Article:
Background: Immune checkpoint inhibitors have transformed clinical oncology. However, their use is limited to a subset of tumors as response is observed in only ~20% - 50% of patients. Nitric Oxide (NO) is a signaling molecule, found to have a key function in multiple diseases, including cancer. Furthermore, it has been shown to activate anti-tumor immune responses. Previously, we reported that treating CT26 tumor-bearing mice with ultra-high-concentration gaseous NO (UNO) followed by tumor resection stimulated antitumor immune responses. In a previous study, we showed that treatment of 50,000 ppm NO for 10 minutes in combination with anti-mouse-PD-1 (anti-mPD-1) resulted in primary and secondary tumor complete regression in 53% of treated mice at day 100 post-UNO treatment (1). Here, we investigated a higher dose NO over a shorter delivery time to evaluate the hypothesis of improved efficacy of a combination NO and programmed cell death protein-1 (PD-1) antibody in treating CT26 tumor-bearing mice. In this study, we tested the potential efficacy of 100,000 ppm NO administered for 5-minutes in combination with anti-mPD-1. Methods: At day zero, 0.5 X 106 CT26 cells were injected to the right flank of Balb/c male mice (n=8 per group) and at Day three, CT26 cells were injected to the contralateral flank. On Day twelve, tumors (average size 75-100 mm3) were treated intratumorally with UNO (100,000 ppm, 5 minutes, flow rate ~0.2 liter per minute). Day thirteen anti-mPD-1 injections (5mg/kg, q3d, x 5) commenced. Post-treatment tumor volume and survival were monitored thereafter. Results: Complete regression of the primary tumor occurred in 2/8 (25%) of mice treated with combination of 5-minute UNO and anti-mPD-1, 26 days post-treatment. This is compared to 1/8 (12.5%) of controls treated with anti-mPD-1 alone and 0/8 (0%) treated with UNO alone. In the nitrogen + anti-mPD-1 group primary tumor regression occurred in 1/8 mice (12.5%), showing no benefit over anti-mPD-1. Six of eight (~75%) of the mice in the UNO+anti-mPD-1 arm are distant tumor free, compared to 3/8 – 4/8 (37.5% - 50%) in all control arms, resulting in 25% tumor-free mice in the UNO+anti-mPD-1 arm. Survival was increased in the UNO/anti-mPD-1 combination arm compared to anti-mPD-1 alone, 26 days post-treatment. Conclusion: UNO in combination with PD-1 blockade resulted in an increase in the proportion of mice that demonstrate regression of primary tumors, an increase in the number of tumor-free mice, and prolonged survival. Here we present a second study showing similar results at day 26 using a shorter duration of UNO. The results imply that UNO sensitizes CT26 tumors to anti-mPD-1 therapy with improved outcomes compared to each therapy alone. 1. Confino H, Dirbas FM, Goldshtein M, Yarkoni S, Kalaora R, Hatan M, et al. Gaseous nitric oxide tumor ablation induces an anti-tumor abscopal effect. Cancer Cell Int. 2022;22(1):405.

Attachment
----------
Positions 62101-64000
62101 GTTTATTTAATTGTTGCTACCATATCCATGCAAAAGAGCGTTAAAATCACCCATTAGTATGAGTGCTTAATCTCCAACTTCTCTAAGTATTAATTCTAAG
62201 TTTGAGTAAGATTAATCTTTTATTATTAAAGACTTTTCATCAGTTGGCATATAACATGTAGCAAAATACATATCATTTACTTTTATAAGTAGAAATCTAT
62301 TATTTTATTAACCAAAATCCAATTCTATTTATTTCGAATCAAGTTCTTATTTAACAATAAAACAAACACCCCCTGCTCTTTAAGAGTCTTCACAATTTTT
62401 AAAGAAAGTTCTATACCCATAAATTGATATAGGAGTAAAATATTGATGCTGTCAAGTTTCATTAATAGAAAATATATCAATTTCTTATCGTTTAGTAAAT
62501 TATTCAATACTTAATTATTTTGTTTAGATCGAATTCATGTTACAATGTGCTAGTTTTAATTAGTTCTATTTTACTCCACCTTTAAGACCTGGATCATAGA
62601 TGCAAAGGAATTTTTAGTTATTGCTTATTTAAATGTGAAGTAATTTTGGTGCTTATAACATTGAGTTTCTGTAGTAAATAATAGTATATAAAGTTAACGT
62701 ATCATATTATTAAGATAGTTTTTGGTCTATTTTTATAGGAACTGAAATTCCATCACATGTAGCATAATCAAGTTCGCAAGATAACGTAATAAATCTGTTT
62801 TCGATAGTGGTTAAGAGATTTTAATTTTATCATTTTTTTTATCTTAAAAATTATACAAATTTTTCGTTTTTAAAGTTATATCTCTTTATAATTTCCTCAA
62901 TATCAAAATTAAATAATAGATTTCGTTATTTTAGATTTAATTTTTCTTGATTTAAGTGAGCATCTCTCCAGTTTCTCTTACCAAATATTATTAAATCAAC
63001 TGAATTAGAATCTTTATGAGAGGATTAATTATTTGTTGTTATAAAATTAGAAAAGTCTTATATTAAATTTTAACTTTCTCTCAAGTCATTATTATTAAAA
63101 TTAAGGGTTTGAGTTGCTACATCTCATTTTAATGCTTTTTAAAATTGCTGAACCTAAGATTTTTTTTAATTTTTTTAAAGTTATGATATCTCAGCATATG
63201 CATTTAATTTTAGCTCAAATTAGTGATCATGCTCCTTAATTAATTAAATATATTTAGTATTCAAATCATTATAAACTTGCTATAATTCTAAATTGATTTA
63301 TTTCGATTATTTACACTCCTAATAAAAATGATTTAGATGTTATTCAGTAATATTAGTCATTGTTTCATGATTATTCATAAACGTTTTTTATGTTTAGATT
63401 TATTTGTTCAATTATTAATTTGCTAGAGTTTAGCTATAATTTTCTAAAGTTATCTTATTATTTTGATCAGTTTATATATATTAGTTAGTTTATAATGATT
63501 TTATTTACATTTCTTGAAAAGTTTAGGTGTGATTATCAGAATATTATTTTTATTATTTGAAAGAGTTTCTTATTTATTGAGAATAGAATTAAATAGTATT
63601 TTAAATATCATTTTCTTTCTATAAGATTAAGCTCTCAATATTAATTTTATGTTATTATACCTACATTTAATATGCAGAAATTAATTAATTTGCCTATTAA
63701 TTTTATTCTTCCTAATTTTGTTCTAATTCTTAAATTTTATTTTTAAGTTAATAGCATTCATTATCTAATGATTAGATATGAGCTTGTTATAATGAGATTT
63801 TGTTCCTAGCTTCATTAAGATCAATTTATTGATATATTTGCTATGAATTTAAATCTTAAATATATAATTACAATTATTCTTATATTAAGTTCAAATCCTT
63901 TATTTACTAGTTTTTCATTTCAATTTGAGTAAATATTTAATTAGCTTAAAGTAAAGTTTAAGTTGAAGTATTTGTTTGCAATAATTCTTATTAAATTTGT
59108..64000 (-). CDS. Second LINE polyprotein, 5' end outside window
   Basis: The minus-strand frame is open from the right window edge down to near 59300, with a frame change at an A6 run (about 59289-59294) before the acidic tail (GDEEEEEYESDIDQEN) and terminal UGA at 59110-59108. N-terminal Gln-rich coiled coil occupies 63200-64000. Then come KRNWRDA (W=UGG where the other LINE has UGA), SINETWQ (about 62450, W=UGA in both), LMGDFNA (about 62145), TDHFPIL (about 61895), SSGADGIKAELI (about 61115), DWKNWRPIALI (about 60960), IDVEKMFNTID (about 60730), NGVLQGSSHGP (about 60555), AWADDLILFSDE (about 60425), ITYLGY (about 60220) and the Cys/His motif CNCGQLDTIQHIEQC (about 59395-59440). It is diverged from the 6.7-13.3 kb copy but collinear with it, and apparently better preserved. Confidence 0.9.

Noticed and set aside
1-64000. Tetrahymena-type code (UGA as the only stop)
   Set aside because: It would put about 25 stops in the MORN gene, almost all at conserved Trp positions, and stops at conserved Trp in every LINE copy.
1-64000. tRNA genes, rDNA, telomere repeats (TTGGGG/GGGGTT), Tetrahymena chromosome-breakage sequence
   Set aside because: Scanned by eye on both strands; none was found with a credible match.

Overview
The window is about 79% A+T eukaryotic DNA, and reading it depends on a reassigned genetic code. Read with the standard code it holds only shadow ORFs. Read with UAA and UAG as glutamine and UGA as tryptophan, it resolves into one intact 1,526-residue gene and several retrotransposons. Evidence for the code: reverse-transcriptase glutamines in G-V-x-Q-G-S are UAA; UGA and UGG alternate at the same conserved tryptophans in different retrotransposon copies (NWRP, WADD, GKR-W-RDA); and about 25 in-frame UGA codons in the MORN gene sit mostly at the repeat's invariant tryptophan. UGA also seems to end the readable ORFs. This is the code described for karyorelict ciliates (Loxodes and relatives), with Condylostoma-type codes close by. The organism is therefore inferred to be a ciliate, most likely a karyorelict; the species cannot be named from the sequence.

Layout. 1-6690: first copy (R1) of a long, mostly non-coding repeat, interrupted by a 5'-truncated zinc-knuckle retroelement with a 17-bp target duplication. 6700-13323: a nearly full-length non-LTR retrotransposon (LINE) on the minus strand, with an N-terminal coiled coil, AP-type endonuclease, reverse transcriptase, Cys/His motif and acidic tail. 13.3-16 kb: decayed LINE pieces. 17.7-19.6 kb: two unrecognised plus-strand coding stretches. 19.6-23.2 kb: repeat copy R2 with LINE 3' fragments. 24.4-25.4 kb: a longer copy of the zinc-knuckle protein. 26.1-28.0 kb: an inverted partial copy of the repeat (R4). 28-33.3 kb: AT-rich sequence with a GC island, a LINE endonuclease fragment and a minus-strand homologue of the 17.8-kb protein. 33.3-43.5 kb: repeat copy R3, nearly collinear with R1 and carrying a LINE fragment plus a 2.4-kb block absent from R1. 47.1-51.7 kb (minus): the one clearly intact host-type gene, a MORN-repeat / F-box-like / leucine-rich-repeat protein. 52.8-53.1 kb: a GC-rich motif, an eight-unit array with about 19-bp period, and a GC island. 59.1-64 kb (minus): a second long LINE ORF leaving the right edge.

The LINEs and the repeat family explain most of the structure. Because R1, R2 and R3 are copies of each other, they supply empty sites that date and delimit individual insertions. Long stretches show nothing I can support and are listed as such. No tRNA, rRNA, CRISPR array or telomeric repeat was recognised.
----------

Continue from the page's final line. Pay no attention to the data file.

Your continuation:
Citation Format: Yana Epshtein, Gavin Choy, Jedidiah M. Monson, Hila Confino, Frederick M. Dirbas, Selena Chaisson. Intratumoral administration of ultra high-concentration Nitric Oxide (UNO) and anti-PD-1 treatment leads to high tumor regression rates and prolonged survival in tumor-bearing mice [abstract]. In: Proceedings of the AACR-NCI-EORTC Virtual International Conference on Molecular Targets and Cancer Therapeutics; 2023 Oct 11-15; Boston, MA. Philadelphia (PA): AACR; Mol Cancer Ther 2023;22(12 Suppl):Abstract nr A078.